Oh boy. I mean, there’s been a lot of laughs. A lot of times we gather around the monitor and tell stories. They’re long days, so a lot of times we’re trying to keep each other’s spirits up. I’m trying to think of the funniest things. A lot of pranks get played.

One of the sweetest things is Robert Downey actually bought … Robert likes to restore old cars. It’s a hobby of his. And during Endgame he gifted Chris Evans a beautiful blue restored, I believe it was a Camaro. For playing opposite of him for all those years. That was a really touching moment because it really showed how connected everyone’s become and Robert’s generosity and the fact that this family who spent 12 hours a day together was going to be leaving one another. That’s probably one of the more touching moments on set.

It’s kind of an interesting period for Marvel and the new phase they’re headed with storytelling. You’ve been involved in so much of it, but maybe not as much as they get involved in TV and expanding into new shows. Is it kind of weird not to have the same level of involvement as you take on other projects?

We’re fans, so I love it. I just love being surprised by what’s coming next. We talk to Kevin (Feige) a bit, we text. We’re all really close. But I want to be a fan and just be surprised when I go to the theater or watch something on Disney+ the same way I was with The Mandalorian and was surprised at the end of Season 2 with everybody else.

I texted (Jon) Favreau after I watched the ending and said, “That’s one of the best moments of the last 10 years as a fan for me. Thank you.” So it’s good to, as fun as it was to work in the Marvel universe, it’s equally as fun to be on the outside and getting as excited as everyone else about what’s coming.

Earlier in the month Disney announced a bunch of new shows and projects in the Marvel and Star Wars universes. Some have framed it as an attempt to do to Star Wars what Marvel has created with the MCU. Do you think that that’s accurate, and if so what are some of the challenges that lay ahead to making that a reality?

I think it’s getting more complicated, certainly because there’s more material now. They have all the Disney+ shows and movies now. But Kevin has built an incredible team at that company of amazing creatives and they’ve got a great system for quality control so the expectation is that they’re all be working together like the ’90s Bulls. This is finely-honed machine that’s going to produce some great content.

The challenges are always how do you keep, as it gets bigger and bigger, how do you keep it all connected? And how do you make sure it feels organic? But I think they’re going to be fine.

Obviously this is a tough year to create anything, it’s not fun. But some people have found ways to be creative in this time. Have you found a way to be creative or has it been tougher just to do anything with all the added safety concerns and stress and cost to do basically anything in 2020?

What’s been unique about it is that we’ve been especially conservative, my family and I. It’s good because we’ve spent a lot of time together, growing as a family. And I do find that, look, certainly stimulation helps with creativity. And there’s a lack of stimulation from the outside world. But I’ve found it to be productive in that one, I’m just generally happier because I get to spend more time with my kids. And two, all the drive time, especially in Los Angeles, has disappeared from my work day. And I just have more time to be productive.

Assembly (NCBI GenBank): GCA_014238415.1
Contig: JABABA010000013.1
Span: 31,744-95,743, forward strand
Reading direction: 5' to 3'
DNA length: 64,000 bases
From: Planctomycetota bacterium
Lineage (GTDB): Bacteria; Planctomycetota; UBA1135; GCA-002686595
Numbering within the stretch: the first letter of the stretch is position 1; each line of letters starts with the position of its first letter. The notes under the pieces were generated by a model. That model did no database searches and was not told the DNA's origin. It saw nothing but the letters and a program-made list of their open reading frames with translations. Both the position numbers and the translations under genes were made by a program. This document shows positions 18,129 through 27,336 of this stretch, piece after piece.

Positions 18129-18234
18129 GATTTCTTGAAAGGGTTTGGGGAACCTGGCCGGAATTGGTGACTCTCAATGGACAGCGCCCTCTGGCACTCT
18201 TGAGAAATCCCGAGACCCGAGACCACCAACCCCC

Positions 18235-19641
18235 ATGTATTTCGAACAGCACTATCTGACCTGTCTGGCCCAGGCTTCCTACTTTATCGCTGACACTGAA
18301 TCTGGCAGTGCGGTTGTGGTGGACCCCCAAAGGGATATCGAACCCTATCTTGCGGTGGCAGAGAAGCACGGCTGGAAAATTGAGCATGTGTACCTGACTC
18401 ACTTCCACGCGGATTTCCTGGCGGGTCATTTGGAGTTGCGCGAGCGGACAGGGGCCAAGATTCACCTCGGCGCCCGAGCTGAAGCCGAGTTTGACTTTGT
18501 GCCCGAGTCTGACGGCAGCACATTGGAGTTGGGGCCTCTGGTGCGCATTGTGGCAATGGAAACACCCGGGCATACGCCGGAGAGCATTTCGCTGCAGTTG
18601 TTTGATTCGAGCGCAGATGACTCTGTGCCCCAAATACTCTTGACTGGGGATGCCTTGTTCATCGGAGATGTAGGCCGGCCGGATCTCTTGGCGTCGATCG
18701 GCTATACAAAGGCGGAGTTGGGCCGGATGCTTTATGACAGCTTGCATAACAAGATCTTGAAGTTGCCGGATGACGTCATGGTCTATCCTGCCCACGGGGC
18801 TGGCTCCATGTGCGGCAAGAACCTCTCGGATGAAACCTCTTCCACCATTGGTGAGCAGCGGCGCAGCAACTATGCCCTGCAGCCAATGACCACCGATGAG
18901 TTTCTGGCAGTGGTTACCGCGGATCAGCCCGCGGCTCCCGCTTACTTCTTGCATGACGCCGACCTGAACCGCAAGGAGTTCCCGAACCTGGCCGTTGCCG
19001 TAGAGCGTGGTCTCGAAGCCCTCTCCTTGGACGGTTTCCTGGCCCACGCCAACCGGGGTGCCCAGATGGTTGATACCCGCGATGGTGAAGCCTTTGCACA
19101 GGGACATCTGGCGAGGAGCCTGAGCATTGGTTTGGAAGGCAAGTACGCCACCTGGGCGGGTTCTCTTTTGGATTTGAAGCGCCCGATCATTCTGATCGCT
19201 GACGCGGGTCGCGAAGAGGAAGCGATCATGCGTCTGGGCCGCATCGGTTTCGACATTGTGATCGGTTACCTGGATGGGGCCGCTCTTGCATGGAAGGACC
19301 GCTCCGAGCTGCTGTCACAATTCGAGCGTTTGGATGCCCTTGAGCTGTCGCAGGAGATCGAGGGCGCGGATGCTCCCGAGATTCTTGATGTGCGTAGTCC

Again, if there’s any silver linings that come out of this tragedy it’s that it may change the way that we work in the future which allows for more family time because we’ve been forced to mass adopt technology that allows us to work remotely.

Speaking of that, I know that you directed the Dungeons and Dragons episode of Community and I wanted to see if you were doing any games like that remotely to pass the time like I have.

Oh, that’s great. I have not, I haven’t played D&D in probably 20 years. It was a big influence in my brother and I growing up so I wanted to do that episode, but I have not. How’s it been playing remotely? Are you playing over Zoom?

Yeah, playing over Zoom with a document camera and using a lot of websites and all that. It’s possible, it just takes a little longer. Everything does.

One person rolling for all of you or you all roll yourselves?

We all roll individually, and if you don’t believe someone’s roll you make them move the camera to prove it.

There’s a lot of trust involved.

That’s right. Anyway, you spoke earlier in the year about the challenges facing movie theaters. And as someone who misses going to movies and detaching from reality for a bit, I was wondering if there was anything else you’re missing right now or are eager to get back to on the other side of this?

Certainly going to the movies. I think the sense of community that you get going into a theater with a group of people that you don’t know and then having a collective emotional experience is almost impossible to replicate outside of a theatrical space. So I think that’s the primary one for me that I miss the most. I think my kids probably miss being able to play sports and socializing with friends but, like I said, there have been other positives. Which is getting closer and bonding with each other at home.

I know you probably can’t say much about The Gray Man, but it’s a really big endeavor and Netflix seems to have high hopes for a potential franchise. It’s something you’re familiar with as far as the stakes involved, but how exciting is it to take that project on?

We love it. It’s certainly a genre that we adored and grew up in. Our father, those were his favorite movies, spy films and thrillers. And we shared a lot of experiences with him watching those.

Look, it’s a dream job, getting to be a filmmaker. It really is. Getting to use your imagination to tell stories and hopefully impact people the way that you were as a kid. And we love this particular project because it’s a thrilling project but it also has some real modern thematics in it that can make it relevant and ask a lot of questions about what’s going on in the world today. Which I think is why you make genre movies: you want to use the compulsive nature of stories to also introduce interesting thematics to an audience that maybe doesn’t want to deal with those issues outside of a fictional space.